The Festival’s schedule includes a variety of engaging events, reflecting Rosenberg’s belief that NMF’s music, musicians and even the instruments should be as entertaining and accessible as possible.  And since there are few things more universally loved than great fables, National Public Radio veteran  Liane Hansen will return to the NMF stage on Thursday, June 8, to narrate Tom Myron’s Five Fables of Aesop.

People of all ages—even babes in arms—are welcome to attend any of NMF’s 200

Rehearsals are open to the public

rehearsals for any amount of time they wish to stay, and ticketed concerts are (by big-city standards) astonishingly affordable, ranging from $10 to $20 per ticket.  Festival Passes are $250, and include guaranteed seating at all ticketed concerts.

Free performances include music at Chestertown’s Farmer’s Market on June 10, a “Forest Music” concert at Adkins Arboretum, and a concert billed as “Bassoonarama!” at the Betterton Community Center.  In addition, there will be two free family concerts, four daytime piano recitals, and a concert called “Sonic Rebellion” on June 12 featuring Sergeant Major Sammy Marshall (beloved in Chestertown as the accompanist of the Chester River Chorale) with members of the United States Army Field Band.

Back by popular demand will be the Festival’s “Instrumental Petting Zoo,” a chance for curious music fans of all ages to see, touch and try to play all sorts of instruments.  That will take place at 5:00 pm in the lobby outside Decker Theatre on Tuesday, June 6.

Still, the heart and soul of the National Music Festival is world-class concert music played by world-class musicians, and the programs are guaranteed to satisfy every appetite.  From Bach and Brahms to Mahler, Prokofiev and Shostakovich, NMF concerts will be filled with some of the finest and most-loved music ever written.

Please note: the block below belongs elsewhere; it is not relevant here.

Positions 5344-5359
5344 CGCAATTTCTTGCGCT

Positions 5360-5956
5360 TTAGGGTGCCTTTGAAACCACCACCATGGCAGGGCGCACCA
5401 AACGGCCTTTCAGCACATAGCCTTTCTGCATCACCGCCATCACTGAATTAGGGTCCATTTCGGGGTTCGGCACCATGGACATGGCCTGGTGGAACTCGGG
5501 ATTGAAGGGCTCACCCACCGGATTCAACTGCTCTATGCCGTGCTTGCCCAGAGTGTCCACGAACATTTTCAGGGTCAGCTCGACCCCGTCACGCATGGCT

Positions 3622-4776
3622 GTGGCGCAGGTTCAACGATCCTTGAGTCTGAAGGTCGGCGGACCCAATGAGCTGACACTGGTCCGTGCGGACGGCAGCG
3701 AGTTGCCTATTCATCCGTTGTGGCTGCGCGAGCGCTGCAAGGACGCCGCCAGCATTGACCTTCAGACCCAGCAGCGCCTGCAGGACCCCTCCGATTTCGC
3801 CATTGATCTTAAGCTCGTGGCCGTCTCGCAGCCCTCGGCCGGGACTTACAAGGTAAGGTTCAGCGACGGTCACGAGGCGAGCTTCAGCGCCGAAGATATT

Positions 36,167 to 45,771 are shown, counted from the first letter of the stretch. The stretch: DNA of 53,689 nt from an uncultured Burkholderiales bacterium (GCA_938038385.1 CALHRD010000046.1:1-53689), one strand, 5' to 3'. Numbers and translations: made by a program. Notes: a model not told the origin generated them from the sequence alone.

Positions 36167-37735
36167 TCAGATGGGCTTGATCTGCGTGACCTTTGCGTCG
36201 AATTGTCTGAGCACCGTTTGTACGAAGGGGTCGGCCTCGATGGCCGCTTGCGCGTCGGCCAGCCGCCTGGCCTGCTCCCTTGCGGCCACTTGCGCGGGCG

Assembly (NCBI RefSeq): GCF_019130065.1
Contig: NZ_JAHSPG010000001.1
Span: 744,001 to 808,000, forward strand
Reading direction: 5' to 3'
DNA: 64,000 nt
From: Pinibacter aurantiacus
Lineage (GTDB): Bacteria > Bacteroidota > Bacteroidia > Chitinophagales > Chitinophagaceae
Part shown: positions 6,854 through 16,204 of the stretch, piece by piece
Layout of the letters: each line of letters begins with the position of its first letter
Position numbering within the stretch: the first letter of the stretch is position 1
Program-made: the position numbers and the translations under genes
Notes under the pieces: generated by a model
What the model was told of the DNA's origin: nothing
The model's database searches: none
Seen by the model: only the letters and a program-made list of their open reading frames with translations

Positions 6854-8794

There are two Beethoven symphonies on the NMF program this year.  On the first Tuesday of the Festival, Rosenberg and his conducting apprentices will present a masterclass performance of Beethoven’s Second Symphony.  And on the last Friday, under the baton of guest conductor Mladen Tarbuk, the Festival Symphony Orchestra will play Beethoven’s Symphony No. 4.

The concert on Tuesday, June 6, will include the Bach Brandenburg Concerto No. 6 and music by Grieg, Reger and Nielsen, but it will also feature the world premiere of Rosenberg’s edition of Schoenberg’s tone poem, Transfigured Night, for string orchestra.  Written in 1899, it is one of the last Romantic works and is also one of the first compositions of the modern/20th century era.  The piece, Rosenberg says, “is one of the most beloved compositions of all time, chock full of extended, mystical and beautiful melodies.”

Rosenberg says he has been working on the Schoenberg piece for 36 years, since he discovered the composer’s manuscript in 1981, at the Library of Congress.  “What I discovered,” Rosenberg says, “answered decades of questions (about missing notes and bars of music) and has helped to establish a new baseline of Schoenberg’s intentions.”

Over several days, after the June 6 performance, Rosenberg and the National Music Festival String Orchestra will record Transfigured Night for the Naxos Record Label.  It will be Rosenberg’s 11th compact disc recording for Naxos and his 12th compact disc.

Complete information about the 2017 National Music Festival concert and rehearsal schedules, as well as ticket information, can be found here

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Letters to Editor

  1. Blyth Reynolds says:

    Richard’s Schoenberg was amazing! Camilo Carrara’s broad program was amazing! The young musical talent here for the Estival is amazing! I had better find another word…it is early days.